"A few years ago the accreditation standards were revised to clarify and to expand "distance learning" options. The changes recognized that settings other than the traditionally face-to-face instruction are becoming more and more a part of legal education. The move in that direction can best be described as evolutionary. As more latitude is permitted under the standards variants are sure to emerge that will require further re-examination and, if deemed appropriate, revision of the standards.
The standards do not yet embrace a educational experience that is all, or even mostly, via the internet. Even though such an educational setting might be sufficient to prepare an individual to pass a bar examination, the current controlling view is that internet learning alone is not sufficient to provide the breadth of educational experience to prepare someone to be an effective member of the bar.
The bar examination is but one measure that one is prepared to practice. It is clear that technology is providing exciting new opportunities for learning and for preparing for a professional career. Our standards must recognize these new opportunities and balance them appropriately with traditional techniques. That will be the challenge ahead, but change will be always viewed by some as moving too fast and by others as moving to slow."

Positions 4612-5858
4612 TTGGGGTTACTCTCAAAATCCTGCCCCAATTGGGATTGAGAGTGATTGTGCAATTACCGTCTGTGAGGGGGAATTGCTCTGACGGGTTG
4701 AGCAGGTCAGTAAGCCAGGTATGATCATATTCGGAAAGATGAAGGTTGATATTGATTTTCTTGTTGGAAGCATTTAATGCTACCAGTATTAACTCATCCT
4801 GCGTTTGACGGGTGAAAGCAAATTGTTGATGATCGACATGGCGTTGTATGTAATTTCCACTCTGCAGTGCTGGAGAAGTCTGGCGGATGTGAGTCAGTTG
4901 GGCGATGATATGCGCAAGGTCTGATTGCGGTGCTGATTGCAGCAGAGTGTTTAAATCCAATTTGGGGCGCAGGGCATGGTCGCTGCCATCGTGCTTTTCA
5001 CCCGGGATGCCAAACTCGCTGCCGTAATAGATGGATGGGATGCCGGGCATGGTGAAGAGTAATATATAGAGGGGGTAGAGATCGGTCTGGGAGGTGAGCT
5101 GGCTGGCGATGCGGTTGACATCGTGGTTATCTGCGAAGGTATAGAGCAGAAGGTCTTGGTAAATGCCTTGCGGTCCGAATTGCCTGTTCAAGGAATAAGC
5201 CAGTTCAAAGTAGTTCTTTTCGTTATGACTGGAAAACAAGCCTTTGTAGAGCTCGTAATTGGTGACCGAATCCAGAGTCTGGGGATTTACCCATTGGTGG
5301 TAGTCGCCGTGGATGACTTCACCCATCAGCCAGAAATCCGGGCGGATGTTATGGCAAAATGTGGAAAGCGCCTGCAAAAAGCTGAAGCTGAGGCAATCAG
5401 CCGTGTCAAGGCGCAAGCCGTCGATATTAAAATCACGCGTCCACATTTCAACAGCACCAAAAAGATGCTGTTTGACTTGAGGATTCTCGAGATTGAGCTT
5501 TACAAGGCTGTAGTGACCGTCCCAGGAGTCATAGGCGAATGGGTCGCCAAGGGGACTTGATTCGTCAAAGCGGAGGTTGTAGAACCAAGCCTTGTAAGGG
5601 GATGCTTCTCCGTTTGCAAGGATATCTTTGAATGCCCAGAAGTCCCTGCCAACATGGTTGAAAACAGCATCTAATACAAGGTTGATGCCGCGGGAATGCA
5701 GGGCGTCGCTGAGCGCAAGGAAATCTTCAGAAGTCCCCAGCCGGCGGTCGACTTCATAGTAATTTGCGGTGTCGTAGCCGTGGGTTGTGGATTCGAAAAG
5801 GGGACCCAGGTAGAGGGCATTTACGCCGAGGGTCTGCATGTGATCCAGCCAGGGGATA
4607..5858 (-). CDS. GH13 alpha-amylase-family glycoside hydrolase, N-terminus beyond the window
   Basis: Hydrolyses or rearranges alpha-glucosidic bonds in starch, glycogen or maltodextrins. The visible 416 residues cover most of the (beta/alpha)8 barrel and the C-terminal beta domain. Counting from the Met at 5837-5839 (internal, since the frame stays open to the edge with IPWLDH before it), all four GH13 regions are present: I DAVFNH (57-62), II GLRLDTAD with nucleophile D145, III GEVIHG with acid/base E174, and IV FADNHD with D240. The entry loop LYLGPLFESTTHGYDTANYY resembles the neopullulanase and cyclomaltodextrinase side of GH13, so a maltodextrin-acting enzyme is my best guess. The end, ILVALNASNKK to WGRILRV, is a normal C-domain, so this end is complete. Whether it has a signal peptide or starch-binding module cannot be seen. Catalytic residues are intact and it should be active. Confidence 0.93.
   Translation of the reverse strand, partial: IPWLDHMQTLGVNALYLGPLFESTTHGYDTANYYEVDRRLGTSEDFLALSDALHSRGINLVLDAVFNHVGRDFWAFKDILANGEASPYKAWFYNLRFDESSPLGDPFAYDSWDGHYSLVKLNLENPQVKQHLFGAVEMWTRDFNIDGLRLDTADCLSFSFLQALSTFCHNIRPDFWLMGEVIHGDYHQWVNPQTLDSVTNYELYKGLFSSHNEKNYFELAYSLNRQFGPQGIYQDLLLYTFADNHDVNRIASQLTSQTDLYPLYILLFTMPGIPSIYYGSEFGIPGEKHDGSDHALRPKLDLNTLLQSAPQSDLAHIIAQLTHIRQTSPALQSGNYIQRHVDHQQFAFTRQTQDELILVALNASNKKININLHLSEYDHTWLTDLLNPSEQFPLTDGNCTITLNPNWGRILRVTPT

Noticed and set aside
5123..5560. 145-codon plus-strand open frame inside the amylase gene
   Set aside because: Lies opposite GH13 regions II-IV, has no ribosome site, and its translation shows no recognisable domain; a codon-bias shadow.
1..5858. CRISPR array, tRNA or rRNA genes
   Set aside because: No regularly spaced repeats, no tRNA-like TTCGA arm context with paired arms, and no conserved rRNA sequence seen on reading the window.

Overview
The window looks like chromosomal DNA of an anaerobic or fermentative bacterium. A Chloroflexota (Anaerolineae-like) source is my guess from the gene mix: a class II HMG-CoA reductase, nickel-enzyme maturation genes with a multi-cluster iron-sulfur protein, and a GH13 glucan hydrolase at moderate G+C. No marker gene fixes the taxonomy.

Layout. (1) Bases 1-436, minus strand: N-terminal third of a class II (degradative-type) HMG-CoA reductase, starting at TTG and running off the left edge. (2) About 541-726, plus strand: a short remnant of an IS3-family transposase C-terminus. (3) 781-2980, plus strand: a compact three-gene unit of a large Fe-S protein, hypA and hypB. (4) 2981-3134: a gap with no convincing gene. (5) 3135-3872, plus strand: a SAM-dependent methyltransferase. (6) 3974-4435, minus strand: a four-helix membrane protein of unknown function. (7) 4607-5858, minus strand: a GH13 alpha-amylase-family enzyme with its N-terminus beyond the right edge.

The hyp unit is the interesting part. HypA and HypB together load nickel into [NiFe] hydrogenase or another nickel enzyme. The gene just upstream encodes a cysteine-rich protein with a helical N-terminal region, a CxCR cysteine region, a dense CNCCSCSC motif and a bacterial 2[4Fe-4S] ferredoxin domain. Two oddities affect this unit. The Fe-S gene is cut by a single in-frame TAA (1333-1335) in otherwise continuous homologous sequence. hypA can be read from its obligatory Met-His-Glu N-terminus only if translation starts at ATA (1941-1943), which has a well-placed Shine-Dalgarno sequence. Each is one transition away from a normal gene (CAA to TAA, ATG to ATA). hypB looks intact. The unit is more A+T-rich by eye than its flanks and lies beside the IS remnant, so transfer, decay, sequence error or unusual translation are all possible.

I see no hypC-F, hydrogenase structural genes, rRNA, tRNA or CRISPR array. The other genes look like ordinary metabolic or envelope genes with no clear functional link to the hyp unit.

This was the response that was received from the Legal Education department of the ABA. Not exactly what we are looking for. I encourage all of you who would like to get an online legal education to send the ABA a message through general comment on there website. If they get millions of responses regarding distance education then they have to at least take it into better consideration. As of now there are still students who are willing to take 100k - 175k of debt to get that ABA accredited school education, so no incentive for either to adjust the standards.
« on: April 27, 2013, 11:31:56 AM »
I have been accepted into 2 ABA approved schools that are each 2.5 hours and 3.5 hours away from my current home. I own a local business and just do not think that I can sell or have people operate my business for 3 years while I pull my 2 kids out of school and move to another town, so I have been researching online law schools and believe that may be the way to go for me, even though I can only sit for the CA bar, I understand all that comes with online law schools. I would like to get opinions of California School of Law if anybody has any experience with them. There are plenty of reviews for Concord so I dont need that. Any help would be appreciated. Thanks